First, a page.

Brexit FAQ

The United Kingdom’s exit from the EU will also have an impact on higher education. Please note that there is still a high degree of uncertainty around future relations. Although utmost care was taken in compiling the information below, no rights can be derived from this document.

Note: The new date for Brexit is 31 October 2019. All dates mentioned with regards to residency remain the same until further notice from the Dutch government

 

Prospective & current students from the UK

What happens in case of a ‘No-Deal Brexit’ ?

If you are a UK citizen already registered in the Netherlands on 29 March 2019 in the Basisregistratie Personen (BRP) of your municipality, you can complete your studies with the same rights as an EU citizen. You will continue to pay statutory tuition fee (i.e. that same as EU citizens) and retain the right to apply for tuition fee loans and student financing if you meet all the necessary requirements.  

You can even continue into a master’s programme under the same conditions in your bachelor’s programme, so long as you stay registered (BRP) in the Netherlands after receiving your bachelor’s degree.

If you are an exchange student at Maastricht University (UM) in the Erasmus + programme, you will most likely be able to complete your stay and receive financial support.

If you are a high school student with UK citizenship already registered in the Netherlands on 29 March 2019, you can retain your EU rights so long as you remain registered in the Netherlands.

Note that, if you have registered with the Netherlands Immigration and Naturalisation Service (IND), you should have received a letter from the IND informing you about your rights and those of your family members registered in the Netherlands. In case you haven’t received them for whatever reason, you can find them online. Your rights and duties differ depending on whether you have a national permanent residence permit   or whether you don’t 

If you are a UK citizen not registered in the Netherlands on 29 March 2019, you will be treated as a non-EEA citizen from then on. That means you will need to pay institutional tuition fees and require a visa. The Netherlands Ministry of Foreign Affairs   supplies relevant information and forms in English.

What happens in case of Brexit with a transitional deal?

If the UK and EU come to a Brexit agreement, there will be a transitional period from until 31 December 2020 (which might be further extended by two years), until future relations have been negotiated. During this period, you will be able to study under the same conditions as an EU citizen. Your rights after that period will depend on the outcome of the negotiations. In the worst case, you will be treated as a non-EEA citizen. Even in this case, the Dutch government and universities might decide to allow British citizens to finish their studies under unchanged conditions – as they have in case of a “No-Deal Brexit”.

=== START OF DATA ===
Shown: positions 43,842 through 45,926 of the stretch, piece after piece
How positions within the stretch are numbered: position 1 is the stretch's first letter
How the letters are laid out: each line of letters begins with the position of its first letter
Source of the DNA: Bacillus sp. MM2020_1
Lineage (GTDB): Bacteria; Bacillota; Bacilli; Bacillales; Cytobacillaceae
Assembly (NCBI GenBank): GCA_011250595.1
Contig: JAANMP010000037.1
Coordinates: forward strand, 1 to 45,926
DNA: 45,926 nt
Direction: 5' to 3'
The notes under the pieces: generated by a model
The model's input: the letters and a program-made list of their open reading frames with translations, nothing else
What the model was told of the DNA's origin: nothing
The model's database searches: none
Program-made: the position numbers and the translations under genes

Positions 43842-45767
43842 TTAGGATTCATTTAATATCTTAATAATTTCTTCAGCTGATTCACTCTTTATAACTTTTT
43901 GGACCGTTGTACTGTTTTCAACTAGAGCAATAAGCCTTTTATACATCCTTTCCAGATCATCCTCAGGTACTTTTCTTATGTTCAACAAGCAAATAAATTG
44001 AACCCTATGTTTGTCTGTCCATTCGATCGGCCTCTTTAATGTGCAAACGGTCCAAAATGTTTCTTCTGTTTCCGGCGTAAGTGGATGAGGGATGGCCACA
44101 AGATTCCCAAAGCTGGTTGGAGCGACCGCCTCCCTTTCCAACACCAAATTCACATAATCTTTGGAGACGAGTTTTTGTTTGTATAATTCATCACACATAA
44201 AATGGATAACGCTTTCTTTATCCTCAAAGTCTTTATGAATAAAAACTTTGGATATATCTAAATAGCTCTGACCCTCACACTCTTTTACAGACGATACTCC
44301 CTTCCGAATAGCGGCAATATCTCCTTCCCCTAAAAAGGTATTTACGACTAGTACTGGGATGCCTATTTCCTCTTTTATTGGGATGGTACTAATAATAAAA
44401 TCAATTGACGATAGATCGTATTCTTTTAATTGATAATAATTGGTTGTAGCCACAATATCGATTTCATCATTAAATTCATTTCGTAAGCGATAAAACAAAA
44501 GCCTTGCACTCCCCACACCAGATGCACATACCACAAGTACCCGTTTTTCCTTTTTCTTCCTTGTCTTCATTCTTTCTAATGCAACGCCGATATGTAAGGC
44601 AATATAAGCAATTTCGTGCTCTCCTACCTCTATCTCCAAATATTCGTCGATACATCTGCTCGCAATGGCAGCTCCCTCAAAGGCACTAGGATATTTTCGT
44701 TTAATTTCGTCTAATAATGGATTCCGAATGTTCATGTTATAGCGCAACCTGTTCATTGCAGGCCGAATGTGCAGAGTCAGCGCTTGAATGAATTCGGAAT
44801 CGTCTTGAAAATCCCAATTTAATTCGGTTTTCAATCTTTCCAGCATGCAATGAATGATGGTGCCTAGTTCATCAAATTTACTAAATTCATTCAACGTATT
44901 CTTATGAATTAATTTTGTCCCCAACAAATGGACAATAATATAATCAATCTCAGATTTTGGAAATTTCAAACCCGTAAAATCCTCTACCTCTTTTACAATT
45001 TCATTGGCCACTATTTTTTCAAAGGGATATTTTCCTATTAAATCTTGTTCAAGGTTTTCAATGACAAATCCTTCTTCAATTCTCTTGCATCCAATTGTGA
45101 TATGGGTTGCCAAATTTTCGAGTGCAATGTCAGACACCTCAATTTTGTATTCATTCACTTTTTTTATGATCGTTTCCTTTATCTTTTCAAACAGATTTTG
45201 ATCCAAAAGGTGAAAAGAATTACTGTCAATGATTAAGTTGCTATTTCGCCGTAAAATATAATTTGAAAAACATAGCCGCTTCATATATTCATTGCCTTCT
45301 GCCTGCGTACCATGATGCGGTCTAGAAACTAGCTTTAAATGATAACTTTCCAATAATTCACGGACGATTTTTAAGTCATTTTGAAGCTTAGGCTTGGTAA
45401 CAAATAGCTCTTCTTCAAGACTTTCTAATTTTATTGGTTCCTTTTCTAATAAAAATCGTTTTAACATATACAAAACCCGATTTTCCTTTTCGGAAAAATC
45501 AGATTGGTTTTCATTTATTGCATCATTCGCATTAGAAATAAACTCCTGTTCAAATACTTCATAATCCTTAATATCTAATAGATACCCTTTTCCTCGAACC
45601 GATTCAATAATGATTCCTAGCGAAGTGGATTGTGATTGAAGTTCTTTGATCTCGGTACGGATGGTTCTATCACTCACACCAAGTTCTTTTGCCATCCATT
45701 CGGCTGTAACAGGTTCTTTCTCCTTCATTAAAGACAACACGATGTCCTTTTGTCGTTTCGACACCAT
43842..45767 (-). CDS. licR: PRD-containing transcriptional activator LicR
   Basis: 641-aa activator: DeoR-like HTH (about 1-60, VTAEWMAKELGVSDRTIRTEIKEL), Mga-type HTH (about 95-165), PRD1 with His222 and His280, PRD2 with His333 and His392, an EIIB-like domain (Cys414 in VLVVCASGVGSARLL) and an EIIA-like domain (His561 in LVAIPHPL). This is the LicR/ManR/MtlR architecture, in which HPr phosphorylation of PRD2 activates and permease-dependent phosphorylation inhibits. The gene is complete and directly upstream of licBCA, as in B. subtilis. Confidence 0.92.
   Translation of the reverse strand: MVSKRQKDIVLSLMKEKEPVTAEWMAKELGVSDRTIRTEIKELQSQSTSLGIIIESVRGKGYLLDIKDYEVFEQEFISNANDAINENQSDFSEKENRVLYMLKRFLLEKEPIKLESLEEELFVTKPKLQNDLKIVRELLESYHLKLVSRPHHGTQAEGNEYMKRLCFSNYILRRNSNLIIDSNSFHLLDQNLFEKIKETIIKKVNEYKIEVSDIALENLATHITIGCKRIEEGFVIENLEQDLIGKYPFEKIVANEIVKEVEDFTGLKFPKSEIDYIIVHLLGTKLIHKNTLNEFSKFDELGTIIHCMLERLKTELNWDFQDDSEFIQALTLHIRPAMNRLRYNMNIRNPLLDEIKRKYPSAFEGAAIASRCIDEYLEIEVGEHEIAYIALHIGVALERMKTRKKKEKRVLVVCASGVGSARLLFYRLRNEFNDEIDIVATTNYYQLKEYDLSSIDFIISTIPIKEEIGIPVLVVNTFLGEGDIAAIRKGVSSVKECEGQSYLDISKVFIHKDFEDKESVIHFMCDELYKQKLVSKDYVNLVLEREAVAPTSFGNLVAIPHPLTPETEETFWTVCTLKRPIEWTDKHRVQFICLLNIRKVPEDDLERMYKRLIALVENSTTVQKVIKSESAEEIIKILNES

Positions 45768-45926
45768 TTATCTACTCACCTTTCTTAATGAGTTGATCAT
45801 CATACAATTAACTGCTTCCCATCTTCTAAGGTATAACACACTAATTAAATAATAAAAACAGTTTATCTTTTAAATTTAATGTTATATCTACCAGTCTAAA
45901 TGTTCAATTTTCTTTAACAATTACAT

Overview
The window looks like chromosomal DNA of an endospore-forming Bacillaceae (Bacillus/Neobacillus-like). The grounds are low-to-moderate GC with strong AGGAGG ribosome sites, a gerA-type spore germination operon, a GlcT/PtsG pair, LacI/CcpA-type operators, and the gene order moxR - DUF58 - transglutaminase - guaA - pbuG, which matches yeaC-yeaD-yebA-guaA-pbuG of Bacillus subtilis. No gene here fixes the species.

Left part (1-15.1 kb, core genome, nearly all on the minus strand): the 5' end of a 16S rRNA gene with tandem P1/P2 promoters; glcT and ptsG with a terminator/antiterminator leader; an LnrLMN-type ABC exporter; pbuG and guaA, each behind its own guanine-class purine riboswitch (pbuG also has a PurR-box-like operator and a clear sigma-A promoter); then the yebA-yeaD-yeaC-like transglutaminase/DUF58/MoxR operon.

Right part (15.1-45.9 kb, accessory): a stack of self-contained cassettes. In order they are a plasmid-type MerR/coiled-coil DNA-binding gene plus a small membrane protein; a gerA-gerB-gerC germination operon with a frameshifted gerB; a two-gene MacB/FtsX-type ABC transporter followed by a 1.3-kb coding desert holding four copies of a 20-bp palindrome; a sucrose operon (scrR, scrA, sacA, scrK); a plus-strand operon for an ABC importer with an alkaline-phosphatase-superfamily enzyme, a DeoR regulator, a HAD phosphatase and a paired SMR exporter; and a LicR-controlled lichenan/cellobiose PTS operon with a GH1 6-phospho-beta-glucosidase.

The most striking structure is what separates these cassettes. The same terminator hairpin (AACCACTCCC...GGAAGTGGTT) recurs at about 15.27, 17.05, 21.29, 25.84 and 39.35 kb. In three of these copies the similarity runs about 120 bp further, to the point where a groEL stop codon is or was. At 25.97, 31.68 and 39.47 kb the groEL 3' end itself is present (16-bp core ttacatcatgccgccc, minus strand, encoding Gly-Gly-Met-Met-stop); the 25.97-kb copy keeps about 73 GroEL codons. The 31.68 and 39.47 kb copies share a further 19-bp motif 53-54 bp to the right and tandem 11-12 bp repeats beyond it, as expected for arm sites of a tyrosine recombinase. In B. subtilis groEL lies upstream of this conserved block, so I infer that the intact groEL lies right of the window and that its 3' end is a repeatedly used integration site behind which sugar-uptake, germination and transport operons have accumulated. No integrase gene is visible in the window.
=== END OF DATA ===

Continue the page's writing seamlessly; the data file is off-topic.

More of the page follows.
UM students in or going to the UK

Currently, it is very difficult to predict which consequences Brexit will have for UM students intending to go to the UK for internships, joint programmes, exchange programmes or other study-related activities. We suggest you discuss your plans with your international relations officer.

Erasmus+

In case of a transitional period, you should, in theory, be able to complete your stay as planned if it is scheduled to end before 31 December 2020. In a "no-deal" scenario, UM students in the UK or planning on going to the UK within the framework of the Erasmus + exchange programme would in principle no longer have the right to remain in the UK or receive the grant. The European Commission has taken steps to ameliorate those potential consequences (see EC press release  ). The future position of the UK in the programme is subject to further negotiations.

If you are already in the UK on 29 March 2019 as a participant in the Erasmus + programme, you should be able to complete your exchange and remain entitled to financial support. The European Commission took this decision to prevent Erasmus + participants from being the victim of a possible "no-deal" Brexit.

If your Erasmus + exchange in the UK is due to commence after 29 March 2019, your legal situation is not yet clear. The EC has further information on how Brexit will impact the Erasmus + programme.

Health Insurance

As a UK citizen in the Netherlands, will I have access to Dutch healthcare after Brexit?

You retain the right to Dutch healthcare, but you may have to take out insurance yourself.

In case of Brexit with a transitional deal

According to the agreements in the transitional deal currently proposed, UK citizens would have healthcare in the Netherlands.

In case of a ‘No-Deal Brexit’ 

Whether you are still insured or not depends on your individual situation. UK citizens working for a Dutch employer in the Netherlands and who pay taxes in the Netherlands are insured according to the Health Insurance Act (Zvw). You are also automatically insured under the Long-Term Care Act (Wlz). However, you must take out health insurance yourself.

In addition, there are categories of people who are currently insured in the Netherlands on the basis of EU law; for example, if you live in the Netherlands and receive a British pension.

In any case, Maastricht University strongly advises you check the consequences of Brexit on your healthcare insurance.

Staff from the UK

UK nationals working at Maastricht University on the date of Brexit, and UK nationals planning to work at Maastricht University after Brexit can contact the Knowledge Centre for International Staff if they have any questions.

info-kcis[at]maastrichtuniversity[dot]nl
tel: +31 43 3883081